1978 Rolls Royce “Wannabe” Neoclassic Car

Neoclassic cars are a strange breed. These cars combine classic design elements (waterfall grille, round headlights, swooping fenders) with a modern powertrain and chassis. The idea with most neoclassic cars is to create a tribute or modern interpretation of a historic vehicle, such as the Mercedes-Benz SSK.

This car takes a different approach. Built on the chassis of a 1978 Chevrolet Camaro, it has a 305 V8 engine, automatic transmission, and rear end. But instead of a custom fiberglass body from a coachbuilder, this car has the modified body of a 1973 Volkswagen beetle convertible. The doors, windshield, seats and floor pan are all VW. The front end has received some custom treatments, which resembles a certain brand of British luxury car without infringing on any trademarks.

A paper on the car’s window described itself as a “Rolls Royce wanna-be.” Indeed, the car’s body lines are designed to resemble the Rolls Royce Silver Cloud drophead coupe. The wide fender flares and wire wheels are common design elements of neoclassics, seeking to recreate that vintage motoring experience.

According to the paper, the car was titled as a Special Construction vehicle in Minnesota in 1991. “Has A/C, AM/FM Cassette, cruise control, everything works! Runs and drives like new. Professional workmanship.”

There’s no hiding that 1970s GM interior, and no mistaking this ride for a luxury car from any angle. Though I will agree that the workmanship looks good, the proportions are a bit awkward – especially with that bulge behind the convertible top.

This car also suffers the awkward work-arounds common to other Neoclassic cars, such as the strange placement of the fuel filler door, the lack of a glove box and a working trunk. These compromises make the car a weekend cruiser and not a daily driver in my book. The location of the instrument cluster in the center of the dash is also strange – perhaps a clearance issue?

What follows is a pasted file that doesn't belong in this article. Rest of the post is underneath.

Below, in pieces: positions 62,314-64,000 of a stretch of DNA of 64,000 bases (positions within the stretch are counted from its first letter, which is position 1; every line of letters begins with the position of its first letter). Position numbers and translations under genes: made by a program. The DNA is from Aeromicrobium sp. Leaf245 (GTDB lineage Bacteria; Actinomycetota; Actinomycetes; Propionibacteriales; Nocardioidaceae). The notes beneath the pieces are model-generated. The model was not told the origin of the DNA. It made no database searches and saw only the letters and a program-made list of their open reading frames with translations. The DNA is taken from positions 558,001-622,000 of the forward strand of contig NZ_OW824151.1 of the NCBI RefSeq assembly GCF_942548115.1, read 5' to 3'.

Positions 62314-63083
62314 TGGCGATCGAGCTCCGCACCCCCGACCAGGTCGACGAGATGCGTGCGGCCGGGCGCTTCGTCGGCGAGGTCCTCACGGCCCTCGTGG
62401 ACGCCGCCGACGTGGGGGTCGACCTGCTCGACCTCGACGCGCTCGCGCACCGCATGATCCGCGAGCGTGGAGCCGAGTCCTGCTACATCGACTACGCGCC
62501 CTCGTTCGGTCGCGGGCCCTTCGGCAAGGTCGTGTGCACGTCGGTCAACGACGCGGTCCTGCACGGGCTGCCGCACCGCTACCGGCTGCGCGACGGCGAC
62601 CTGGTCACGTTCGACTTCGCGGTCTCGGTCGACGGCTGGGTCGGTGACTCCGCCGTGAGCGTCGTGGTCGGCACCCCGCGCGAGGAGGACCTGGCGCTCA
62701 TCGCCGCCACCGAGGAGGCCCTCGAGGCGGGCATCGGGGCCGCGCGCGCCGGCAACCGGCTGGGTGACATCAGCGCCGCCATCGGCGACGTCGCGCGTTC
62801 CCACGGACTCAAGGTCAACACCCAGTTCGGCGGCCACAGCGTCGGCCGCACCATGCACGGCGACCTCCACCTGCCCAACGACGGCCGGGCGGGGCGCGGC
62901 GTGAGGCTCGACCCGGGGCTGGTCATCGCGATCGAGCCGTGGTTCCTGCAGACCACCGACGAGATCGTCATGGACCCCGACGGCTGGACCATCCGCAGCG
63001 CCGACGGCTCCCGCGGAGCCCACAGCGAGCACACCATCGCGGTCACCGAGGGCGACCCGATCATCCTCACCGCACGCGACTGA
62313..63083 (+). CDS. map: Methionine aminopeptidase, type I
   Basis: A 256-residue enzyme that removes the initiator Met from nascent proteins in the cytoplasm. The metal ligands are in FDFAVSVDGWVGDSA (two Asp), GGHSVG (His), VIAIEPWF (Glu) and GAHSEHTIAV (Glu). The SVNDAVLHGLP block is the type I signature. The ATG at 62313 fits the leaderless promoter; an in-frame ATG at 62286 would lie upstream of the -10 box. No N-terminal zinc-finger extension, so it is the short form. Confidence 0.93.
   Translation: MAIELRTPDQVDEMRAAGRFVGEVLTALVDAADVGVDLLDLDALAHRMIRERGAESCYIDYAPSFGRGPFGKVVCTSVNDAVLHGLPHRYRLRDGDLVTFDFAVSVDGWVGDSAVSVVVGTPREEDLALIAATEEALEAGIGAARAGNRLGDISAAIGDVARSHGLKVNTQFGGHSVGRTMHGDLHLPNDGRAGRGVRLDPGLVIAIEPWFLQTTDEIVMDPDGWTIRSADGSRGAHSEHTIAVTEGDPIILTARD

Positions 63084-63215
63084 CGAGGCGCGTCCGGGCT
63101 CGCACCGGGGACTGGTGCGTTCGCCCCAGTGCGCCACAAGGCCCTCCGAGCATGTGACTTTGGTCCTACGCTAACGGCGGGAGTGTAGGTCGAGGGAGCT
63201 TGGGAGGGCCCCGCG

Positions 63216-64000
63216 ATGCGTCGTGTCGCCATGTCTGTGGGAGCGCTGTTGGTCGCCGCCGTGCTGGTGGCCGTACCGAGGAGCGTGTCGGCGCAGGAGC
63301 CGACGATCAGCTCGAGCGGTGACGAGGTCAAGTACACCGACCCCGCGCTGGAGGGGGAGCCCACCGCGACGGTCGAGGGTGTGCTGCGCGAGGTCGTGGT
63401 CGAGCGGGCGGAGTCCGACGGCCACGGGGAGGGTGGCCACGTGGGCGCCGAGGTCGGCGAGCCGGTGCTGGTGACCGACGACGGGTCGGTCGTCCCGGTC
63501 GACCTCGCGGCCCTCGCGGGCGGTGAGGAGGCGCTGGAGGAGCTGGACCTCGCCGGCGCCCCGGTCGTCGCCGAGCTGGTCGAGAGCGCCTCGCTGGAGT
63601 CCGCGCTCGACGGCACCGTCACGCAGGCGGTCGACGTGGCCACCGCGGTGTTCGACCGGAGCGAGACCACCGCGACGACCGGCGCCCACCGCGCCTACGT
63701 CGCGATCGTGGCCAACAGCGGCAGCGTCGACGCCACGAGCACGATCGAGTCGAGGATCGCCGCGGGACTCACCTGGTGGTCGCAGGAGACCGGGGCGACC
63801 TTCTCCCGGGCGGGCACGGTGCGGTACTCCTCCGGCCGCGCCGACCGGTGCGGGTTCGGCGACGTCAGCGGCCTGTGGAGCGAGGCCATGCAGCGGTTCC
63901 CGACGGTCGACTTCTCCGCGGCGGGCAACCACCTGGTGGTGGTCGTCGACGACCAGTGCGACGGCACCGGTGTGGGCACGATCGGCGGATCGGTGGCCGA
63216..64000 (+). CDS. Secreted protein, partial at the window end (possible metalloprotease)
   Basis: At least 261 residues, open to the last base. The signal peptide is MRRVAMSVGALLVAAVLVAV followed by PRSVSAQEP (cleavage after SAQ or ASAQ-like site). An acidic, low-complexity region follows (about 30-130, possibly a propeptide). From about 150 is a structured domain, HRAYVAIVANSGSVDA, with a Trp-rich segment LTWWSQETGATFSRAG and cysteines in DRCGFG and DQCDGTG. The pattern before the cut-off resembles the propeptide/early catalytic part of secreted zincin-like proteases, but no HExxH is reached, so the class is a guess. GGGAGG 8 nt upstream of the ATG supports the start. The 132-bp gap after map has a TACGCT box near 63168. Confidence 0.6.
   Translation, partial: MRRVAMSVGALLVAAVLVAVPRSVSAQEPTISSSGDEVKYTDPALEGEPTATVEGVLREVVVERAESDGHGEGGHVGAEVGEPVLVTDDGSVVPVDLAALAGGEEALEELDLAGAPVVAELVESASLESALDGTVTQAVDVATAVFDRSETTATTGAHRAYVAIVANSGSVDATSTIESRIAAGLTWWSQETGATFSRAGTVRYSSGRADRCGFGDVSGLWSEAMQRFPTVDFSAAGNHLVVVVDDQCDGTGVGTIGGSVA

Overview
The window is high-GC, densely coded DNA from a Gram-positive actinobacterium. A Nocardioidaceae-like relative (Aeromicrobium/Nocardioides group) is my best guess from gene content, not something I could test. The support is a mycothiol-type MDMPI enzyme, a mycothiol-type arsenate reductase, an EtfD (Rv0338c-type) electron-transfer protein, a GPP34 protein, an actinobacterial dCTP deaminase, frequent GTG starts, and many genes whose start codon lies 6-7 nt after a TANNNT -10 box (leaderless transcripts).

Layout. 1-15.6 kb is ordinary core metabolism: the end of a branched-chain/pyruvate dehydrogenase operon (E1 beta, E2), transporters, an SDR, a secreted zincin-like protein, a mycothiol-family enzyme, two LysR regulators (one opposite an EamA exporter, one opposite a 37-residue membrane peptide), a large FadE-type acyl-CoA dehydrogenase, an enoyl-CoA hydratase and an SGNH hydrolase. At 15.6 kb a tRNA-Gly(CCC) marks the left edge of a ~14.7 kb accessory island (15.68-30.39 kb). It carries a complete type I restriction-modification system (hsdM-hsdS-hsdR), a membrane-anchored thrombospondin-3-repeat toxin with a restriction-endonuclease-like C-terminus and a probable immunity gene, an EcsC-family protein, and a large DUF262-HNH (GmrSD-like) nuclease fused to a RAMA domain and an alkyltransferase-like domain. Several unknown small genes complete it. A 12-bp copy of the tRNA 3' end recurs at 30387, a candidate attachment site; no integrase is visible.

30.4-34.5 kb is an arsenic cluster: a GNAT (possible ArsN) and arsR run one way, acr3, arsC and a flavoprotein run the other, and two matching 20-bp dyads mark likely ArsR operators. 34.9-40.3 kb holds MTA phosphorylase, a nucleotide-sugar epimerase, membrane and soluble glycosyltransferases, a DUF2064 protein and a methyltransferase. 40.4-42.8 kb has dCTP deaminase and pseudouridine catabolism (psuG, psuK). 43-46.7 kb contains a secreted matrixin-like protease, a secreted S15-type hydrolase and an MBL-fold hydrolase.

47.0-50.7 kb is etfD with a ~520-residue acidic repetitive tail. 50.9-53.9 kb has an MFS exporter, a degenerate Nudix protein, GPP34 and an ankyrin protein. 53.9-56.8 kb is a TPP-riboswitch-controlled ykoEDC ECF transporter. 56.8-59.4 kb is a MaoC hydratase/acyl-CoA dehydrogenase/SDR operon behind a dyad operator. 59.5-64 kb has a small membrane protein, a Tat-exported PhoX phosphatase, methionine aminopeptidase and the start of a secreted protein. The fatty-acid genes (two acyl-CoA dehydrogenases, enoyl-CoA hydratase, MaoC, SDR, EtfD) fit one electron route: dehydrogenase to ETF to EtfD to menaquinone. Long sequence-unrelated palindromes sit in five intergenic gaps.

Another interesting feature is the split front and rear bumpers – was this done as a nod to the 1960’s era Corvette? Your guess is as good as mine.

For some reason, it really interests me when people who are not automobile designers by trade endeavour to build their own custom cars. Though not my favorite neoclassic car, I can respect the effort that was put into building the Wanna-Be Rolls Royce.

Ham People Have No Shame (Antennas)

I recently attended the annual Dayton (Ohio) Hamfest and as you cam imagine the antennas were out in full force. Some are clearly up just to seem goofy or ridiculous, others are dead serious. Whatever the case may be the ham folk have no shame. Continue reading

Fiberfab Avenger GT/Valkyrie Kit Car (what remains)

A few weeks back I took a trip to California, naturally I was on the lookout for anything interesting or uncommon.  At some point I ended up walking through a small field of grass that had within it a little square area surrounded by a fence.  Inside was what appeared to be a very sad looking GT40 type mid engined kit car.

From what I have gathered this is either a Fiberfab Avenger GT or Valkyrie.  Unless there are subtle differences that I haven’t found a mention of the only real difference is towards the rear of the car where it is either a bit longer or shorter depending on the engine/donor setup.  The Avenger was the shorter of the two, designed for a Corvair or VW setup.  The longer Valkyrie model was setup for a larger V8 engine. Continue reading

1980-82 VW Rabbit Oettinger

I was a little confused when I first spotted this MK1 Rabbit. Was this a real Oettinger-tuned GTi 16S, somehow imported from France? As I got closer I noticed the lack of badging, the white deck on the hatch and the body cladding was a little off. My Volkswagen noob-status had betrayed me. This is just one of the lesser-versions of the USDM VW Rabbit with an Oettinger body kit. A “Malibuized” creation by former Chevy engineer James McLernon. Coincidentally enough, it foreshadows a tactic that the German V-dubbers are trying again, in the opposition of just about every other automaker today. Continue reading

Electric Conversion VW Rabbit – Revisited


I was going through some of my photos and found this. It’s the same electric Rabbit that I posted about before, only this is a shot of it driving at 40th Street and Indian School. I had forgotten that I had this picture. It was taken long before I saw it at the Pavilions when I took the pictures for the other post. I now recall seeing it driving around in the Arcadia area all the time about two years ago. Hopefully it’s still driving, but I don’t live around there any more so I couldn’t tell you for sure.

From this photo, the motivation behind the electric conversion is pretty clear. Apparently, it was built in 1993 because “screw OPEC”.

Electric Rabbit Pickup

Ok, well… I apologize, I thought I had pictures of the outside of this thing but I can’t find them anywhere so I guess I don’t have any. But it’s still pretty interesting to see what’s going on under the hood and inside the truck. That “Battery Managerial System” is cool looking.

I wish I knew more about the car and if I ever see it again I’ll get some information from the owner but for now just enjoy the pictures and use your imagination.